Shortly before 10pm on Monday night, Raila left the city centre for JKIA, hoping to rescue Miguna from Immigration and the Police, who had refused to clear him to enter the country.

Raila’s ally Siaya Senator James Orengo, whom he had instructed to handle the matter, had reached the end. Airport authorities wanted Miguna to produce the passport he had travelled on from London, but Miguna wanted to be admitted using his Kenyan ID card instead.

On the way to the airport, Raila spoke to Miguna and asked him to cooperate with Immigration and present his Canadian passport. But Miguna declined and told Raila that he had given his Canadian passport to someone else who had left with it for fear of the government confiscating it.

Sources say Raila spoke to top government officials who promised that Miguna would be allowed to enter the country using the Canadian passport, but Miguna refused to present it.

The Miguna saga generated intense discussion about the partnership that Raila said he had forged with President Kenyatta. Many commentators questioned how a deal that is supposed to have laid the ghosts of the last elections to rest could not protect Miguna from politically-motivated State harassment.

One of the proponents of the Uhuru-Raila truce, Orengo was charged that Kenyans should stop pretending that “we have a legitimate government”, recalling the post-election crisis and NASA’s rejection of Uhuru's legitimacy as Head of State.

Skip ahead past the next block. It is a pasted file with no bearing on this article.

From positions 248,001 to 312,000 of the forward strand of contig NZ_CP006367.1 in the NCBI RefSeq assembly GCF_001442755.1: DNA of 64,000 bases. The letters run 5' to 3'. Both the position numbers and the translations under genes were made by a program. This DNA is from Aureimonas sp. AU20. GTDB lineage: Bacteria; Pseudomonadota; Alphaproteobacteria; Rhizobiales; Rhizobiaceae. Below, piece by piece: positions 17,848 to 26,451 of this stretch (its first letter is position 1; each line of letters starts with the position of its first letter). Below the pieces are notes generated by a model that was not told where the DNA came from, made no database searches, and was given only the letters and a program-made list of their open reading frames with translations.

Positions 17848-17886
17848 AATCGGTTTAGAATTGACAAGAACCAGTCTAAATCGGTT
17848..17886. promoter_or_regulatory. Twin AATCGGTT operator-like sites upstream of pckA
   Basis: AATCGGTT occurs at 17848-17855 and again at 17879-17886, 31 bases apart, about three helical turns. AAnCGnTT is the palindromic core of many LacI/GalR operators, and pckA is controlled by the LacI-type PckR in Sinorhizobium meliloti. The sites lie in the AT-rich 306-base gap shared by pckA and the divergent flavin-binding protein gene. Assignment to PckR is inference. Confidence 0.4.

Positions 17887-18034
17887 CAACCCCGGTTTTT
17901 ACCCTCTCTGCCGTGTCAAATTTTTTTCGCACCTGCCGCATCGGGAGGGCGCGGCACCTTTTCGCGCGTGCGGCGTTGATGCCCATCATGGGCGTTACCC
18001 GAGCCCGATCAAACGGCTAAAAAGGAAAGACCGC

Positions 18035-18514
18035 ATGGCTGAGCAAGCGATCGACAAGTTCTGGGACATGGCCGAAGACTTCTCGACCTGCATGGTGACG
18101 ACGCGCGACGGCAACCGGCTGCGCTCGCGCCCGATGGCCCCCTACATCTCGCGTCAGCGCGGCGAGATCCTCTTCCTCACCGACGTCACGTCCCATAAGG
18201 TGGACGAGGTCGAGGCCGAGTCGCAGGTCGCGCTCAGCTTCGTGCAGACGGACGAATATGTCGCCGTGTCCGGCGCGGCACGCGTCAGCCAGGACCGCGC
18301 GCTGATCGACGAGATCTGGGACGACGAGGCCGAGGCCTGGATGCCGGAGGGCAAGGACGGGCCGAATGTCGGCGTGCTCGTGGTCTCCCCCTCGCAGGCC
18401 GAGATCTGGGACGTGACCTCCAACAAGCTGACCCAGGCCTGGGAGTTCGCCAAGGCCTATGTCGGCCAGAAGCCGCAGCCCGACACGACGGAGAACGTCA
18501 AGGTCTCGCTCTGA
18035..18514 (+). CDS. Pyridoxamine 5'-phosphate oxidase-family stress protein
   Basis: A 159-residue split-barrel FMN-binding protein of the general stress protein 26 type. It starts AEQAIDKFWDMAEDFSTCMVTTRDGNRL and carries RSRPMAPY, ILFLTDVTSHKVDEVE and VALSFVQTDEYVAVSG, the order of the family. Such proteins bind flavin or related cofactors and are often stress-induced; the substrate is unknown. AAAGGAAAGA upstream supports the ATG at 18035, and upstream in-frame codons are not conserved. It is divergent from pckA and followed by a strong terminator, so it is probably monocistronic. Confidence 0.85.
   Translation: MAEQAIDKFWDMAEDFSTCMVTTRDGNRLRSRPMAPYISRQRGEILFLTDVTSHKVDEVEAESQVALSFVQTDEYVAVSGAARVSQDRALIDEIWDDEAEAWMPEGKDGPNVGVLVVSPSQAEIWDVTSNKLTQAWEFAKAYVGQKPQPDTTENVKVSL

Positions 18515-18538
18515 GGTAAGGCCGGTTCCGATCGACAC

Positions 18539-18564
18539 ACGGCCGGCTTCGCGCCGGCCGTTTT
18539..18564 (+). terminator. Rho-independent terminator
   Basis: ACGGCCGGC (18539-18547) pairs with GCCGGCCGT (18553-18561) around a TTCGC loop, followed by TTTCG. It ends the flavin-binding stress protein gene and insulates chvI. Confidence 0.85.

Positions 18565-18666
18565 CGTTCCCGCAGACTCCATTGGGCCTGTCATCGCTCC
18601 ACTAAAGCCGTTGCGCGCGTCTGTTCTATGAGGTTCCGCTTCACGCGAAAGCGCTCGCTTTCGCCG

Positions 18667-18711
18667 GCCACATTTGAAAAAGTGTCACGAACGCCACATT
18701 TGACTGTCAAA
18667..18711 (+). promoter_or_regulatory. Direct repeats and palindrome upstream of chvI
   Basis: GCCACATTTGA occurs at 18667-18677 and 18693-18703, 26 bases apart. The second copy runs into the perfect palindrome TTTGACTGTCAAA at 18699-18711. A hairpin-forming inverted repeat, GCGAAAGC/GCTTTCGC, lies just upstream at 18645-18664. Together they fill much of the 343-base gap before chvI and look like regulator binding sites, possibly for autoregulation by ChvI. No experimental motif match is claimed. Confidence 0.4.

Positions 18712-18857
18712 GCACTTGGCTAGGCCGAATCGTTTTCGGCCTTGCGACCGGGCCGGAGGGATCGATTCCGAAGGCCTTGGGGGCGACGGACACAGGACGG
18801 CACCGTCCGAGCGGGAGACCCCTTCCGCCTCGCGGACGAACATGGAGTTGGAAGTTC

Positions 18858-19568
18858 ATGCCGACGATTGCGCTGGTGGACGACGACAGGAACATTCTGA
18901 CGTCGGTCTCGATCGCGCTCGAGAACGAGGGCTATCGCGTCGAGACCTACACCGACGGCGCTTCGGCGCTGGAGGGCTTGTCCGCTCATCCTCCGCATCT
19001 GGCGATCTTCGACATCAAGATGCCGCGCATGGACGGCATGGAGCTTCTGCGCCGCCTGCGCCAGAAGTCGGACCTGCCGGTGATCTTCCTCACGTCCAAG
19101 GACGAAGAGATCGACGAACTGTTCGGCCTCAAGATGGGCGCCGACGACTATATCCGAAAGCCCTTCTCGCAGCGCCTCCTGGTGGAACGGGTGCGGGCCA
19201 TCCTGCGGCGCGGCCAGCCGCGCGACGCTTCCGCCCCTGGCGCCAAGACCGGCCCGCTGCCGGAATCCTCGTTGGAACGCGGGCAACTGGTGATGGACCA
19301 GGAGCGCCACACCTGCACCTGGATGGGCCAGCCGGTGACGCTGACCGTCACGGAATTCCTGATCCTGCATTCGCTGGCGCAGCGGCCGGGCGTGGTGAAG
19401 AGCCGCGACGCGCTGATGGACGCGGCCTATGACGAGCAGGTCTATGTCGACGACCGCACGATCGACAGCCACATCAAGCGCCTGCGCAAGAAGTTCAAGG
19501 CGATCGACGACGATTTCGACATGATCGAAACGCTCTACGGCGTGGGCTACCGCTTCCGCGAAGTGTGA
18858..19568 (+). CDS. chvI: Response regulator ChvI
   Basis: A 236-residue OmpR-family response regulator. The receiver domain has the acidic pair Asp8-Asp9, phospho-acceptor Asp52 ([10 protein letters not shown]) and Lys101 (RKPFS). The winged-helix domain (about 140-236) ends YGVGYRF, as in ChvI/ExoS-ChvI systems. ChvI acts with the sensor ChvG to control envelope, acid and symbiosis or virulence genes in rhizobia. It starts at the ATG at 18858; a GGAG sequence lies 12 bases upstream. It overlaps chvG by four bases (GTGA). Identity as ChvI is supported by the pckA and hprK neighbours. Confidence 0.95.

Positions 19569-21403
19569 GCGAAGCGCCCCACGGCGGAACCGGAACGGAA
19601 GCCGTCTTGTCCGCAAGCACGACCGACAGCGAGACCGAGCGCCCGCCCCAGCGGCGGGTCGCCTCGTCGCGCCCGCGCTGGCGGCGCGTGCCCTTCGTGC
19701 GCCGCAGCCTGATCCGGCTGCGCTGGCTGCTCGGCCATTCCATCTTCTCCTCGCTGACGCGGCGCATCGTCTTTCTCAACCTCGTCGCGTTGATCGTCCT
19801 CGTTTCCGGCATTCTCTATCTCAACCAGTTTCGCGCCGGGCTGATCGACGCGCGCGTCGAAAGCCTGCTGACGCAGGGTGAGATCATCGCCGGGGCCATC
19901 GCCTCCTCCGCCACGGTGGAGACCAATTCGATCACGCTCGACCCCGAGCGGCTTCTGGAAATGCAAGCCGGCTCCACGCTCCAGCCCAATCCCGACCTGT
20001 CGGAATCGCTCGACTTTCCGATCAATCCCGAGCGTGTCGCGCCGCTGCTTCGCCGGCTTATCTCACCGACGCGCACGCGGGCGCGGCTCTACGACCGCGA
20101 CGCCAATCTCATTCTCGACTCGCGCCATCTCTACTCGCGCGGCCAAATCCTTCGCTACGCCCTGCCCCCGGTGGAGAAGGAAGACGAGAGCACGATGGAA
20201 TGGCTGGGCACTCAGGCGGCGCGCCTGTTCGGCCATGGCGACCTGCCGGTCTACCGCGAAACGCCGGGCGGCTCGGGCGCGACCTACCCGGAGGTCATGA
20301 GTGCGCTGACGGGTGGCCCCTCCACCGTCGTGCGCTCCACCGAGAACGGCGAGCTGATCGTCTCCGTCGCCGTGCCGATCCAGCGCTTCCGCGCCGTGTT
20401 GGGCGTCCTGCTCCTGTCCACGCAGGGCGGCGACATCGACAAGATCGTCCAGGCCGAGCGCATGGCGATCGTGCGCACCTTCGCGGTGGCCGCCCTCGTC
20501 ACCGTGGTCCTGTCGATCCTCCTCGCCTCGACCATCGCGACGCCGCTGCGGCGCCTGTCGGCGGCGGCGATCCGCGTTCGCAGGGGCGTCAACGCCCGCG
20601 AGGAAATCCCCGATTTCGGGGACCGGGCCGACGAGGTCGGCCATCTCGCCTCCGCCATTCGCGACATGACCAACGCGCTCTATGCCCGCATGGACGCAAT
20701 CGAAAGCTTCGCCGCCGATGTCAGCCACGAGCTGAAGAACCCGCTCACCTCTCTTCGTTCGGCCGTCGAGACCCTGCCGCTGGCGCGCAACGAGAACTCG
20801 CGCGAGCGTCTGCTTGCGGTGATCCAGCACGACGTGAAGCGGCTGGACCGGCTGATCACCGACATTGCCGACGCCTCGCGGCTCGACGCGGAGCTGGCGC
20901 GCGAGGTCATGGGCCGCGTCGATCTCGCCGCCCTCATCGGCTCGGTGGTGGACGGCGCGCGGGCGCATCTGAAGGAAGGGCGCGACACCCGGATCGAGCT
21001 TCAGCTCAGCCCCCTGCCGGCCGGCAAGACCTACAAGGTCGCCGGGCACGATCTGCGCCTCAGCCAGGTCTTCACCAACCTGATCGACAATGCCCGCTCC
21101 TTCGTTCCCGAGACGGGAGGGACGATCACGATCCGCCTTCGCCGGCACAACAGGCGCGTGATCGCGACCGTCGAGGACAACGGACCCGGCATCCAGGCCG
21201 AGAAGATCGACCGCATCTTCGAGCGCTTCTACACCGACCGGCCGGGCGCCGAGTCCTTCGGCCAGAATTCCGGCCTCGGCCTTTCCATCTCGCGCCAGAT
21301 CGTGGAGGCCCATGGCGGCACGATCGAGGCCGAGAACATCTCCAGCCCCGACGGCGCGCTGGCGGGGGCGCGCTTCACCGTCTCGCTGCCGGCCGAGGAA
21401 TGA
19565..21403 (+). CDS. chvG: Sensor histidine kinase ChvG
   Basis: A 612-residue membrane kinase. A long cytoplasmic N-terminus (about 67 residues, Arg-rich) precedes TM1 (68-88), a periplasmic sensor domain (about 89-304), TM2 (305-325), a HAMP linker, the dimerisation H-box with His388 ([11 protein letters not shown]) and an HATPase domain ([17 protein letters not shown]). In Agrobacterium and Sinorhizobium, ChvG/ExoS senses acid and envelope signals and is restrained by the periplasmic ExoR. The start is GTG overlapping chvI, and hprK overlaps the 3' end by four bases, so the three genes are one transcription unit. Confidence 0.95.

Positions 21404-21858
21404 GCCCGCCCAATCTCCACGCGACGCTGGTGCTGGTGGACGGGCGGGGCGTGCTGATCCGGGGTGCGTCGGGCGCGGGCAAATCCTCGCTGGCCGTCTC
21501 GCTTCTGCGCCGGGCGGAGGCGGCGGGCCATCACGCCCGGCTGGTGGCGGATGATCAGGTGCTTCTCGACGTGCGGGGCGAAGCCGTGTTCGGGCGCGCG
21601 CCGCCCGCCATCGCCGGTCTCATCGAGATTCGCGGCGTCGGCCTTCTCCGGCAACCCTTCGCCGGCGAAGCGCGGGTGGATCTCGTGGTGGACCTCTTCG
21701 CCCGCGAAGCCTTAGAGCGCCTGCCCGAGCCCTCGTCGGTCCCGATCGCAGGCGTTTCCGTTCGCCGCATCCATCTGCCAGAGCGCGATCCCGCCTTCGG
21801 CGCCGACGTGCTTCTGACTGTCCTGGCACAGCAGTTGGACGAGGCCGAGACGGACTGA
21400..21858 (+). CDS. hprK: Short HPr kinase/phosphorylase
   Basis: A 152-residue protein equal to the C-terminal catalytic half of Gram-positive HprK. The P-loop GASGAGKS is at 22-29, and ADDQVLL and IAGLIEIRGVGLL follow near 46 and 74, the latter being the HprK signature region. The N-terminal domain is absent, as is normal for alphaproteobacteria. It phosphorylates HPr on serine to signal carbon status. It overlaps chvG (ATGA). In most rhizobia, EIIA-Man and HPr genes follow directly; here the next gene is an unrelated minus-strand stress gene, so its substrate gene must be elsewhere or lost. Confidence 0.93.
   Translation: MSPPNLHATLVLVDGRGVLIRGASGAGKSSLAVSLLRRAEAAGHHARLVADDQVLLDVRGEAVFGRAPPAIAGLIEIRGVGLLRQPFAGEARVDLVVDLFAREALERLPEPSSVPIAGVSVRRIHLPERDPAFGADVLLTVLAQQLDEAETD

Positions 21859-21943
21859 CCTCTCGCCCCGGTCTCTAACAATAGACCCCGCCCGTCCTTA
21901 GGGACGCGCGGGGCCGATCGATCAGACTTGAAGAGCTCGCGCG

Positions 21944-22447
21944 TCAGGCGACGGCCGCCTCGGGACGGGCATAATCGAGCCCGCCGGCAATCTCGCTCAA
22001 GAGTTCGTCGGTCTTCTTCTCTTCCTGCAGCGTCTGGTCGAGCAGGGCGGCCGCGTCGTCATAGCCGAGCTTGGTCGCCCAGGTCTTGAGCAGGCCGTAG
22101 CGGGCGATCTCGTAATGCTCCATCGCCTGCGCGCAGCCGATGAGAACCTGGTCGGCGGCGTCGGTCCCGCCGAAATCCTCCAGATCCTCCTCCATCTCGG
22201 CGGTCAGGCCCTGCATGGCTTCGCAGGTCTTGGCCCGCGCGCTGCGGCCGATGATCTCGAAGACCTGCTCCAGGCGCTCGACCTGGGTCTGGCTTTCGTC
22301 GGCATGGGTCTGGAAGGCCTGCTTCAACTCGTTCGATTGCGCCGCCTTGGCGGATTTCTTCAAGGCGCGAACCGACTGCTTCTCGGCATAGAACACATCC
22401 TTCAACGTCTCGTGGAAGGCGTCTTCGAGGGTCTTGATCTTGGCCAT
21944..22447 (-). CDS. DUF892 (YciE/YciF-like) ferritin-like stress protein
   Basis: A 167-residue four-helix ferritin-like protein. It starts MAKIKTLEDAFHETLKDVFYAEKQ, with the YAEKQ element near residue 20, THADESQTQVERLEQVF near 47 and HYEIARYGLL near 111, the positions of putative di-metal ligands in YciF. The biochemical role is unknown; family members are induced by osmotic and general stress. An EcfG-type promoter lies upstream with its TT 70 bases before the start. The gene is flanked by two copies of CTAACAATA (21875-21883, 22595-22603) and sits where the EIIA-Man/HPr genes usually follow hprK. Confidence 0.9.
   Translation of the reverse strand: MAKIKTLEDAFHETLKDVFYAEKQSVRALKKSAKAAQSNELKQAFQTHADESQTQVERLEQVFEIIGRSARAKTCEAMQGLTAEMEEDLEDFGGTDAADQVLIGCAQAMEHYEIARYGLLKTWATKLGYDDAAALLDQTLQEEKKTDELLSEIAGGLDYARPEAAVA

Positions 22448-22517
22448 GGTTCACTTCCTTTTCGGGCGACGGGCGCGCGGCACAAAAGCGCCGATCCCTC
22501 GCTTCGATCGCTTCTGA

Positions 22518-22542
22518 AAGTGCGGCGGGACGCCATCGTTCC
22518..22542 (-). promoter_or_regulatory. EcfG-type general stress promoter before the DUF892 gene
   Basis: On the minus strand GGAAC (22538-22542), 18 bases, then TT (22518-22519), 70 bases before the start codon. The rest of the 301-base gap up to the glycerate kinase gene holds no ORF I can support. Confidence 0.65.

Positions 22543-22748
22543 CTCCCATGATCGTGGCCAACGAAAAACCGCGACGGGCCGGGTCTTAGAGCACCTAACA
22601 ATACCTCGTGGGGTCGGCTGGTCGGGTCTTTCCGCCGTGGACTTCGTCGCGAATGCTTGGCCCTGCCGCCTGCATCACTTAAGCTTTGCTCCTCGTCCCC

“Kenyans should express national outrage,” Orengo charged at JKIA, moments after Miguna was violently taken away to be deported for the second time.

In a hard-hitting statement, Raila's adviser Salim Lone who last week penned a justification of the deal protested that Jubilee was behaving as though there was no pact and said the administration can not be trusted.

Lone admitted for the first time that Raila’s decision to work with Jubilee had the potential of disenfranchising his political base.

This regime's lawless behaviour continues unabated, as if nothing really changed on March 9,” Lone protested, referring to the famous Harambee House handshake.

“It’s the latest outrage of scorning multiple court orders explicitly instructing it to restore Miguna's nationality and facilitating his re-entry home, and then treating him abusively in full view of the world's cameras, shows Jubilee is incorrigibly dedicated to pursuing impunity, and cannot be trusted,” Lone stated.